Brazil's Supreme Court charged one of the president's closest confidants with conspiracy in a corruption scandal that toppled members of his inner circle and severely damaged the reputation of his Workers' Party.
Former chief of staff Jose Dirceu faces up to 15 years in prison if convicted of Tuesday's charges of corruption and conspiracy for allegedly orchestrating a scheme to buy support in Congress for Brazilian President Luiz Inacio Lula da Silva's legislative agenda.
Dirceu, a former revolutionary once seen as a potential Brazilian presidential candidate, denied the charges and said he welcomed a high-profile trial before the top court as an opportunity to prove his innocence.
Political analysts, however, said they don't expect Dirceu to use his day in court to attack Lula in a bid to escape jail time.
Dirceu -- who simultaneously served as a congressman while he was Lula's chief of staff -- said on his Web site on Tuesday that the charges were unfair but not surprising.
"I reiterate what I have always affirmed: I was expelled from Congress without evidence and now I'm a defendant without evidence," he said. "I want to go to trial as soon as possible so I can prove my innocence."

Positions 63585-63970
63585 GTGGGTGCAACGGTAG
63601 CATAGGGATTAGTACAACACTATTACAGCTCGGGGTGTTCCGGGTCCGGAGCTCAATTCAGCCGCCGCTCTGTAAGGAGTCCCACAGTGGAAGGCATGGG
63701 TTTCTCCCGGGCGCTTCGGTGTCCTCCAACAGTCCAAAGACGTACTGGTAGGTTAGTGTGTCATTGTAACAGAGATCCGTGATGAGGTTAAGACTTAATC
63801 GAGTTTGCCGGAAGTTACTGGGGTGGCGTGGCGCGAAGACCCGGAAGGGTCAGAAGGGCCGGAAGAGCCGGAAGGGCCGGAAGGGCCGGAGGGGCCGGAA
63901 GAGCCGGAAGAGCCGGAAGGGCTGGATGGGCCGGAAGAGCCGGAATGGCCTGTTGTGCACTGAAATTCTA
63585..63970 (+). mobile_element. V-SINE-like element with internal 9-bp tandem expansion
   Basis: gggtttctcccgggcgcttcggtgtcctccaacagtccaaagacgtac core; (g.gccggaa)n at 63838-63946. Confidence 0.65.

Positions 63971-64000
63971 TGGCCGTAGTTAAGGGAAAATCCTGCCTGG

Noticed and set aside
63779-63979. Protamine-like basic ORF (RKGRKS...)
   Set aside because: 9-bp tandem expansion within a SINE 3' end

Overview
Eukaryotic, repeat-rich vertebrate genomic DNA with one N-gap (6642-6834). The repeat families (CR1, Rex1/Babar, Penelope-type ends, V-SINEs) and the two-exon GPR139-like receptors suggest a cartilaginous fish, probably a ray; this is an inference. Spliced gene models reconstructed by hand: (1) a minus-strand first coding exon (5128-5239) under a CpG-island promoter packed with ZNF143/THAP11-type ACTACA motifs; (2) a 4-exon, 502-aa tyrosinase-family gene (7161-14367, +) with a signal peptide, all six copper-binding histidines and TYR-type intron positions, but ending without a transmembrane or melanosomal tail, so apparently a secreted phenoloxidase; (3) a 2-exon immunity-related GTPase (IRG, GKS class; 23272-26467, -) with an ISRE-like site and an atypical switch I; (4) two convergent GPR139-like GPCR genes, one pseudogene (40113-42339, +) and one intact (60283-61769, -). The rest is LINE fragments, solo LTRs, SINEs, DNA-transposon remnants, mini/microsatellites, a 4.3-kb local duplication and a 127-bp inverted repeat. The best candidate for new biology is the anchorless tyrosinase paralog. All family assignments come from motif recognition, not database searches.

Dirceu, an influential lobbyist since his downfall as Brazil's biggest political powerbroker, was the second most-powerful man in Brazil before the scandal broke in 2005. He and Lula founded the leftist Workers Party, or PT, together and he was named chief of staff when Lula became Brazil's first working-class leader.
Then his fortune unraveled: In 2005 he was accused of orchestrating the scheme to buy votes with monthly bribes of as much as US$13,000 per legislator. He denied the charges, but was stripped of his right to hold political office for eight years.
Even if Dirceu gets jail time, analysts predict he won't seek reprisal against Lula.
"Some things are just untouchable, and Dirceu won't go down shooting in every direction," said Alexandre Barros, an analyst with the Early Warning political risk consultancy in Brasila.
The president has denied any knowledge of wrongdoing even as high court filed corruption charges against other prominent party members, including former party president Jose Genoino, Treasurer Delubio Soares, Transportation Minister Anderson Adauto and allied congressmen. All have denied the charges.
Dirceu blamed his demise on politics, but said it has bigger ramifications for Brazil and the Workers Party.
"What is at stake isn't only my political life, my history," he said. "It's the political project that the PT and President Lula represent."
After days of hearings, the court on Tuesday approved charges against all 40 people accused by federal prosecutors of funneling bribes or taking them, including influential PT members and congressmen from allied parties.
The court's decision to try him was a sudden fall from grace for Dirceu, 51, once viewed as be a possible presidential candidate in 2010.